The permanent display of the City Museum is located on the 1st floor, in the hallway and seven rooms, and composed of exhibits spanning in time from the oldest geological periods to the present day. Each room represents a particular chronological and topical set, and announces the one that follows in the next room.
After we have acquainted ourselves with the natural peculiarities of our region, such as the mineral composition, fossilized inhabitants of the Pannonian Sea, and bones of mammals from the Ice Age, we commence our journey into prehistoric times.
The village of Lasinja in the vicinity of Karlovac has eponymic significance for an entire culture of the Bronze Age. The display features many cave findings, which is not surprising given the number of caves in this area, although some are true rarities – e.g. the Roman necropolis in Bubi’s Cave. Particularly renowned in the world of archeology is a sanctuary from the prehistoric Iron Age – Turska kosa near Topusko. That is the origin of the most abundant (over 500 pieces) Croatian collection of votive clay figurines, mostly of horses with riders.
The construction of the military system on the border between two empires belongs to the national, and thus European canon, with the renaissance six-pointed Star of Karlovac (1579) being the first specimen of this type of new construction.
Karlovac is highly important for the development of modern Croatian identity. This rich merchant city was a place of cultural creativity, especially for the so called “champions” of the revival era in the 19th century. Through their works or personal items, we can get to know the painter Vjekoslav Karas, writer Ivan Mažuranić, explorers the Seljan brothers, and many other “movers and shakers” because of whom present day Karlovac can boast “the first Croatian vocal ensemble”, its own library, printing office, publication of political, economic and literary noteworthy works. The most famous alumnus of the Karlovac Gymnasium is, of course, the inventor and scientist Nikola Tesla (1873).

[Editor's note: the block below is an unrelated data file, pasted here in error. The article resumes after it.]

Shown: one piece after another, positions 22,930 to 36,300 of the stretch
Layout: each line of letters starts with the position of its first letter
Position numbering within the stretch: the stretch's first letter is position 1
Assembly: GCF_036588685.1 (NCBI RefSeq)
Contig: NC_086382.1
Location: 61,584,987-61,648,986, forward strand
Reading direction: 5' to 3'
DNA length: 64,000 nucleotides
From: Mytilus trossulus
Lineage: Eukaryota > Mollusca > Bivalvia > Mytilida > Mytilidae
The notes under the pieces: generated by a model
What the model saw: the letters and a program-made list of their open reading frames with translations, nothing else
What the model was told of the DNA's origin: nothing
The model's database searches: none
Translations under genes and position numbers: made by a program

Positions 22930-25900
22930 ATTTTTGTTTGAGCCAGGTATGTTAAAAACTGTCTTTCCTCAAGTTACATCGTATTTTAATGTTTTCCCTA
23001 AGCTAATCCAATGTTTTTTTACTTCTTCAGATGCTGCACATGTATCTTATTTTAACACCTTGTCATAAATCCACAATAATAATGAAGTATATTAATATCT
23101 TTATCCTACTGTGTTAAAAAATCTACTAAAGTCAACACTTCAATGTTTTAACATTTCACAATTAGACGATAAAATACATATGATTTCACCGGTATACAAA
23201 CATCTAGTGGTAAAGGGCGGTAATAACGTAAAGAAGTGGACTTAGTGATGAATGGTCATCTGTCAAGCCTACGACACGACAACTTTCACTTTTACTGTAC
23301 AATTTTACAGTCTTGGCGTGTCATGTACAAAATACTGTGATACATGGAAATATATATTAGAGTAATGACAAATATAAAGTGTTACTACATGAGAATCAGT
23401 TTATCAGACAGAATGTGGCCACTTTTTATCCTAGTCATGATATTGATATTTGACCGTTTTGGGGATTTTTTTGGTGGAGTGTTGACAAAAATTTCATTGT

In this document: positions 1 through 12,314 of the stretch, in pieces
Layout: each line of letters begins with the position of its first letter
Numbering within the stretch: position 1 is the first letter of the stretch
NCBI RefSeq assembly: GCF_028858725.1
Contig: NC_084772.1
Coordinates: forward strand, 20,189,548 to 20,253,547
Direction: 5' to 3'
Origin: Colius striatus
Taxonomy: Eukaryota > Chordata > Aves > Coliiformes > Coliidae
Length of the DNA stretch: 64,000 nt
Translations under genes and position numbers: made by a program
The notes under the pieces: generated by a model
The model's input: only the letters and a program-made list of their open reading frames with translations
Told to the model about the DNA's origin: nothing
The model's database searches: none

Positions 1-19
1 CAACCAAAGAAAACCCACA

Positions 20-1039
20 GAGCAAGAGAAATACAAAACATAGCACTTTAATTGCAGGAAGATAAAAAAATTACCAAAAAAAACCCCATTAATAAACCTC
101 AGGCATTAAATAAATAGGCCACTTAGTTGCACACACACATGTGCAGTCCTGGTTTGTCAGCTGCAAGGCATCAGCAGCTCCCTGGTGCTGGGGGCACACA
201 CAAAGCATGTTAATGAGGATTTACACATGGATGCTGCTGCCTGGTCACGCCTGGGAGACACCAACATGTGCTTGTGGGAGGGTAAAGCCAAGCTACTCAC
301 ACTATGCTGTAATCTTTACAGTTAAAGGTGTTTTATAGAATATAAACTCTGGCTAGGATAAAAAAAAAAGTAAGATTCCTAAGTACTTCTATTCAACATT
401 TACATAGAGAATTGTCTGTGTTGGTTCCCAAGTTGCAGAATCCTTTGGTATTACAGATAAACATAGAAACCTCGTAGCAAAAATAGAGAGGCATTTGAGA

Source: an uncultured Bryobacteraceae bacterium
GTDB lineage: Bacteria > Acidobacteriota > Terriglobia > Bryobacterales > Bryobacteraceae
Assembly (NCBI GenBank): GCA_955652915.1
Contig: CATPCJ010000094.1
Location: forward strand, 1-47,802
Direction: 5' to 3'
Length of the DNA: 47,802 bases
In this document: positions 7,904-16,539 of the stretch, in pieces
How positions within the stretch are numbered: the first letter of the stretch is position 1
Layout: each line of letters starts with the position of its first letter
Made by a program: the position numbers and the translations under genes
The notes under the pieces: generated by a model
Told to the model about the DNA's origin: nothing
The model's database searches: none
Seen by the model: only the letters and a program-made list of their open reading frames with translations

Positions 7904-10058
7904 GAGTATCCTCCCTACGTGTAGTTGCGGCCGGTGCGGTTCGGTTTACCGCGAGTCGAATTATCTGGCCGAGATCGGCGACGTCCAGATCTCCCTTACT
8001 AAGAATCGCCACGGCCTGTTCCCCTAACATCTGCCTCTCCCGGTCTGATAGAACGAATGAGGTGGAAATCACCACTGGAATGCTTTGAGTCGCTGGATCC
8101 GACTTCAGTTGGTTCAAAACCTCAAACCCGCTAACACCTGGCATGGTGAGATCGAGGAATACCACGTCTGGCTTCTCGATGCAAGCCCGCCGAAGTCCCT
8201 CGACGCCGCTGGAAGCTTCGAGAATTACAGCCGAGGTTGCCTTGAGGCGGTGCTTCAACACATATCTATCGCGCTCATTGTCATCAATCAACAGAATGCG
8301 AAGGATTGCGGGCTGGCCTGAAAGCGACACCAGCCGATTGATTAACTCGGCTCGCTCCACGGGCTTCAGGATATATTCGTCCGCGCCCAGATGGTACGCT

We get acquainted with the way of life of Karlovac residents whose imaginary salon was also furnished with small master-pieces such as Johann Kraft’s furniture. We learn of the everyday of Karlovac craftsmen and guilds which represented the backbone of both economic and social life, and with their houses gave a particular character to the streets of Karlovac. Karlovac residents were quick to respond not just to coffee shop socializing and new sports, but also to the call of unexplored regions of Africa and South America: in that regard, the travelogue, i.e. illustrated manuscript by Jakov Šašel deserves special mention!
And finally, we learn about the rural life and ethnographic heritage which had always been “within easy reach” of Karlovac, not just in the nearby villages but in its streets and marketplaces. The countryside kept its traditions and its sense of beauty for a long time, and greatly relied on handicrafts all the way until industrialization in the 20th century.